“I don’t know what that means.”
“The 26 smallest states have only 22% of the population, but 52% of the Senators. We bought up the media outlets in those states so we can control the message. “They’re out to get you” rallies public opinion quite well. That message gets us the key election result we want – control of the Senate, which means we can limit the actions of the House and the Executive branch and shape the judiciary. It’s why Uncle Sam cuts healthcare and education and gives us tax cuts.”
“Okay, I get how keeping common folk weak and dumb protects us, but this mission, it sounds like work.”
“No, that’s why we have staff. Look at PC – the ultimate inheritor. People actually get mad when he does do anything.”
“We’re merely reorganizing a role that we already perform. We’ll talk more, but bottom line, we have one opening left, and we think you are perfect. If you take the oath tonight, you’ll get your pin. The clock is ticking. It may only be a matter of weeks.”
“What about the design of the pin – PC’s not insulted?”
“He’s an inheritor; we’re inheritors. We can joke – we have a special…unspoken connection with him.”
“Can I add some diamonds? It’s rather plain.”
“Absolutely not! The pin honors PC; any alteration would be an insult. The design is intentional – the shape is obvious. The platinum reflects our rarity and strength. Only six were made, and the mold destroyed. These, my dear, will be handed down through the ages.”
Woo-boy. As I write up my notes, I keep my eye on the GPS tracker. Before midnight, the Uber Black is on its way back to the city. I wait at the Ritz. When the limos arrive, I use my binoculars and see Courtney wearing the pin; she’s in the club. As the hotel’s staff coddle the limos’ occupants into the building, I follow the Uber to the Walnut Street garage. I climb through the levels to a reserved parking area, where the driver dons gloves and assembles a tray of cleaning supplies. As he opens a passenger door, I introduce myself and explain that I’m researching a story and ask if he overheard anything on the drive. “I don’t listen and wouldn’t repeat anything if I did.”
“Did they tip you?”
“No, but they booked me through the first week of July, and I need this gig.” I hand him my card in case he changes his mind.
He hesitates. “On the sidewalk, after they exited the car, they discussed posting on twitter. You may find what you are looking for there.”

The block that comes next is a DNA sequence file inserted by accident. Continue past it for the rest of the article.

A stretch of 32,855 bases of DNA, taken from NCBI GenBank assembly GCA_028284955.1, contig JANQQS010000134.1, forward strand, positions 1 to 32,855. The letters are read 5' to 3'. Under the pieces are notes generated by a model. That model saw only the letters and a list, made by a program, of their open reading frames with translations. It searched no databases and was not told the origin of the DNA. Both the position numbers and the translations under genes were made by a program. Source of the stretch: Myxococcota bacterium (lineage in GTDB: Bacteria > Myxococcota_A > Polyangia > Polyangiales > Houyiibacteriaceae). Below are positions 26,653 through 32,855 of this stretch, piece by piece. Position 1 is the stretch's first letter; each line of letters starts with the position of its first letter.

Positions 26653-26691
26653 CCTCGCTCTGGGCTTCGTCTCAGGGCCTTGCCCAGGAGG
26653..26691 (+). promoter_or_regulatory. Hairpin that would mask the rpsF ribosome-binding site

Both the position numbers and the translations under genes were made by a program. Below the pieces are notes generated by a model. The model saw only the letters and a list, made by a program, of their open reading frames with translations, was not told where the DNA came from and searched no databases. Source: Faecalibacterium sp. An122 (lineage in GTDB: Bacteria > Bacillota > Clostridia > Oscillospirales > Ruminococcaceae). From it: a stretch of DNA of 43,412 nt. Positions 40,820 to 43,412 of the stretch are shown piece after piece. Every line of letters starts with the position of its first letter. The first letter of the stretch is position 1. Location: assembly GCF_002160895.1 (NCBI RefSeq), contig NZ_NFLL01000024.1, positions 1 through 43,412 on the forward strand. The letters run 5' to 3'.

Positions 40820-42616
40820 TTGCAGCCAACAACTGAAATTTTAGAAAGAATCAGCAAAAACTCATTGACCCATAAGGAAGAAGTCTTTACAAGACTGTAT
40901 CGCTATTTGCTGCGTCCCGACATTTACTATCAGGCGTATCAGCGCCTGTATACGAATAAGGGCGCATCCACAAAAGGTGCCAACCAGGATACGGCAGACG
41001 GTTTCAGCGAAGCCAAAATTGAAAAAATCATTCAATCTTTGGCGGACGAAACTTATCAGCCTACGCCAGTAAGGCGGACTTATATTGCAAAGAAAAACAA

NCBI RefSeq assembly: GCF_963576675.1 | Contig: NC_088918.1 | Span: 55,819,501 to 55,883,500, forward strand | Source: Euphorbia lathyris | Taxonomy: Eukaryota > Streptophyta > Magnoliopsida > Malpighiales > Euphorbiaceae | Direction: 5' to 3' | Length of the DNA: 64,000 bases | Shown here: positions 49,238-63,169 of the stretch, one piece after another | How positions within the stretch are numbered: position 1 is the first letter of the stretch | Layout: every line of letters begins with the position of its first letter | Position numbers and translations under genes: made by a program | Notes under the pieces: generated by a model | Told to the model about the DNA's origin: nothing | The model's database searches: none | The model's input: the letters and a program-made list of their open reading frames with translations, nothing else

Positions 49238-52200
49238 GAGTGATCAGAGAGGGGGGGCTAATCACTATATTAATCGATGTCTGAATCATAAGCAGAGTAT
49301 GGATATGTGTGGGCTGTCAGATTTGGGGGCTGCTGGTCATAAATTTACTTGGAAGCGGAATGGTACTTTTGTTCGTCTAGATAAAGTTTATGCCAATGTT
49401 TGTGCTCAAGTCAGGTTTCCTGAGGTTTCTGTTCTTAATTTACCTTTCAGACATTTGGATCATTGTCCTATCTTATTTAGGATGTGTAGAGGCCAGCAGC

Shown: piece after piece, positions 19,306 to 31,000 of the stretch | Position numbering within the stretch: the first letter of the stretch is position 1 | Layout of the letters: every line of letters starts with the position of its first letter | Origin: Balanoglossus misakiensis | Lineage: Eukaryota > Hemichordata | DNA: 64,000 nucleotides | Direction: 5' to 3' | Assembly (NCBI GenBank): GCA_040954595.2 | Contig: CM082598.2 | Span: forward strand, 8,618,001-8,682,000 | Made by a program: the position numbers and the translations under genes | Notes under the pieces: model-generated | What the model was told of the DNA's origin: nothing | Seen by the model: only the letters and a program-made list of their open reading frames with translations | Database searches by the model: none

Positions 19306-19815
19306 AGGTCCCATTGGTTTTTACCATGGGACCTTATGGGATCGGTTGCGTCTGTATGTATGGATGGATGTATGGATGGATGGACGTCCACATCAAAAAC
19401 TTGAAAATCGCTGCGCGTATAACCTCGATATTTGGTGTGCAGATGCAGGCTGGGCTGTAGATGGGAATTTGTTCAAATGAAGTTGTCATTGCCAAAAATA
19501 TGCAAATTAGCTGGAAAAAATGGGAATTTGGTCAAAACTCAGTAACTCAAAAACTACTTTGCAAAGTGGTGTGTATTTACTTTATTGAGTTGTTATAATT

Back home, I am on a mission to find any of the six on twitter, but they have common names so thousands of possibilities result. I check the public calendars to discern what could be happening in the coming weeks, but there’s nothing out of the ordinary. I need to sleep on it. At three o’clock in the morning, I wake, dash to the computer, and type into twitter various combinations of #Iheargoodthings, and IHGT does the trick. I spy a three-month old tweet from M55_PippaM: “IHGT. Fellow Inheritors, this is happening.” Only five people follow M55_PippaM, and all use the M55 in their handles and have names matching the attendees from last night.
In the morning I assemble the chronology of their tweets:
“IHGT. Fellow inheritors, reminder to keep coms here – no cell phones. See latest speech. PC talking right to us.”
“IHGT. Check his website. PC says we’re deeply invested in each other’s futures.”
“IHGT. 2020 kickstarting a decade of action! FYI, PC’s “green recovery” is code for wealth.”
“IHGT. Per PC, what good is wealth, if you can do nothing with it. Love it!”
“IHGT. Changing Paris pact reestablishes 6 territories. Need a 6th – everything must be in place. PC insists we shape the world we want.”
“IHGT. I have a name.”
“IHGT. Meet Harry’s nominee the 17th at Ritz/Phila. Seal the deal in Gladwyne, dry-run the main event there following Tues. Time is short!”
“IHGT. Welcome Courtney.”
“IHGT. Am honored. Thank you.”
So many questions. Who is PC? What does PC want? Why the double parenthesis pin? Why M55? What is the big event? At least, I know the when and where. If I can evade security at the estate, I can use my drone to drop some mics and snap photographs, but I have no idea what to expect.
Three days is too long for me to sit idle. Courtney is the newest member, which means she likely knows the least about any secrecy protocols. She proves me correct with her day’s itinerary on Facebook. She is lunching at the Lavender Inn, and I plan to cross paths with her there. I fashion a double parenthesis pin by cutting a gold-plated heart pendant in two. In the spirit of cloak and dagger, I sport a blond French braid, a severe skirt suit, Ray-Bans, and my pin then drive to the restaurant. Using my binoculars from the parking lot, I see her seated alone in the Garden room. I enter the building, stride to her table, stand before her at attention, and say, “I hear good things. PC sends his regards. PC is pleased.”
She stares. “That’s not a real pin. It barely looks like an ear – it’s way too small.” An ear?
“I am only a messenger. If you have anything you need to relay to PC…”
“Shouldn’t you curtsy?”
“Of course.” What the …?
“Promises have been made that this is only formalizing our titles and implementing protocols to give us our due. Nothing more.”